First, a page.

The Department of Defense is supporting a new partnership with a cyber design institute to develop new solutions for improving the cyber security of the manufacturing industry.
The Digital Manufacturing Design and Innovation Institute (DMDII) in Chicago opened the Cyber Hub for Manufacturing on Monday, after receiving $750,000 in DoD seed funding. The effort will bring together new private-public partnerships to test innovative cyber security capabilities.
“The launch of the Cyber Hub for Manufacturing embodies why DMDII exists. We need to think about securing our manufacturing equipment the way we secure our laptops, and the complexity of this issue means our partners will get there much faster by working together,” Thomas McDermott, DMDII’s executive director, said at Monday’s launch event.
Growing vulnerabilities associated with the rise of internet-connected devices and data processing systems in U.S. manufacturing will require new solutions to fend off future cyber threats, according to DMDII officials.
While large companies may have the resources to develop new security capabilities, DMDII’s cyber hub will look to address acute challenges faced by small and medium manufacturers.
The new facility in Chicago will bring together industry, academia and government partners to work on cyber security training programs, developing new security modules and growing resiliency capabilities.
DoD officials see an opportunity to support improving the cyber posture of manufacturing partners to ensure security is baked in before their products make their way to the services, according to Tracy Frost, the department’s director of DoD manufacturing institutes.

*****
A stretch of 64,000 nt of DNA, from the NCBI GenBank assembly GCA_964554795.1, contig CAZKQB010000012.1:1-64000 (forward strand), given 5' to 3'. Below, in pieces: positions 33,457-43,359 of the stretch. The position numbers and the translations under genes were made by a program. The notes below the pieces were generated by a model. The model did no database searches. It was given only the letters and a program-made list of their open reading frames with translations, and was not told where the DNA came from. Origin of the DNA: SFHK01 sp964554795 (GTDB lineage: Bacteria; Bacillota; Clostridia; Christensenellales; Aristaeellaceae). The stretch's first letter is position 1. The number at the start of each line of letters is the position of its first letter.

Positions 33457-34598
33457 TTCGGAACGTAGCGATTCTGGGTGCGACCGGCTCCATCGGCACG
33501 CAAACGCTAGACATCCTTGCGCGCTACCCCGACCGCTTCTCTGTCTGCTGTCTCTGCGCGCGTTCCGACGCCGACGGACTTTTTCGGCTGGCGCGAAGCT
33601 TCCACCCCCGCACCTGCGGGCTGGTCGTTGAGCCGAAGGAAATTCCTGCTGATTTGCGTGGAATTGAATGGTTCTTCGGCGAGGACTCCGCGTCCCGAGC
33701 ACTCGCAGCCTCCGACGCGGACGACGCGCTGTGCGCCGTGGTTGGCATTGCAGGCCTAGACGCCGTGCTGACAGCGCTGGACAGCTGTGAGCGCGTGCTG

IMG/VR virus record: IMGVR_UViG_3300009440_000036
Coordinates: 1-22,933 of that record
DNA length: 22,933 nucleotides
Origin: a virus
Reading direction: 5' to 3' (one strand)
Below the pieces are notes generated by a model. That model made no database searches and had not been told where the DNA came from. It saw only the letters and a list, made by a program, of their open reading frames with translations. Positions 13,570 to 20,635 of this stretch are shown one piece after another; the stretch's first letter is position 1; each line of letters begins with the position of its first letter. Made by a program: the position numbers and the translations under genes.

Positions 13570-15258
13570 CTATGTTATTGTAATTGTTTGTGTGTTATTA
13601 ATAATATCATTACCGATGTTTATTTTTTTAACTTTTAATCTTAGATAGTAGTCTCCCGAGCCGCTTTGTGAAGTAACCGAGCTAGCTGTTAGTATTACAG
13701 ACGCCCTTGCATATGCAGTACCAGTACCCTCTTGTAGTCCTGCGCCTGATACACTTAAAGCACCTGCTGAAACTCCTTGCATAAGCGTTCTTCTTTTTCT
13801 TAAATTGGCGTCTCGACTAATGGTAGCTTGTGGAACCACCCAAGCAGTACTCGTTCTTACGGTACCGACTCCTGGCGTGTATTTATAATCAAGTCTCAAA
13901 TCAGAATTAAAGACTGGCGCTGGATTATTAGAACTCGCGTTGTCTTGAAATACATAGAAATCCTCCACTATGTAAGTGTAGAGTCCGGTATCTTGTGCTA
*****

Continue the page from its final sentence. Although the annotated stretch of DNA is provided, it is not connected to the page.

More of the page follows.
“Applying the best ideas from the research and startup sectors to the real-world problems of industry – from component manufacturers to prime system integrators – helps secure the supply chain and ultimately, the warfighters who rely on these capabilities to achieve their missions,” Frost said.
DMDII was established in Chicago in 2014, and the new cyber hub will leverage its previous collaborations with over 25 technology manufacturing companies and 150 start-ups.
Sen. Dick Durbin (D-Ill.) was on hand at Monday’s launch event and pointed to the new center’s critical role in ensuring that cyber resiliency begins at the point of manufacturing before reaching DoD or federal customers.
“As the manufacturing sector becomes more intertwined with advanced technology, data, and robotics, it is increasingly important that our manufacturers are prepared to face cybersecurity threats,” Durbin said. “This new cyber hub will be an extension of DMDII’s innovative work of making America’s manufacturing industry more competitive and secure. I was an early advocate of DMDII, I have fought for a steady stream of federal funding, and I am proud to support DMDII’s focus on cybersecurity.”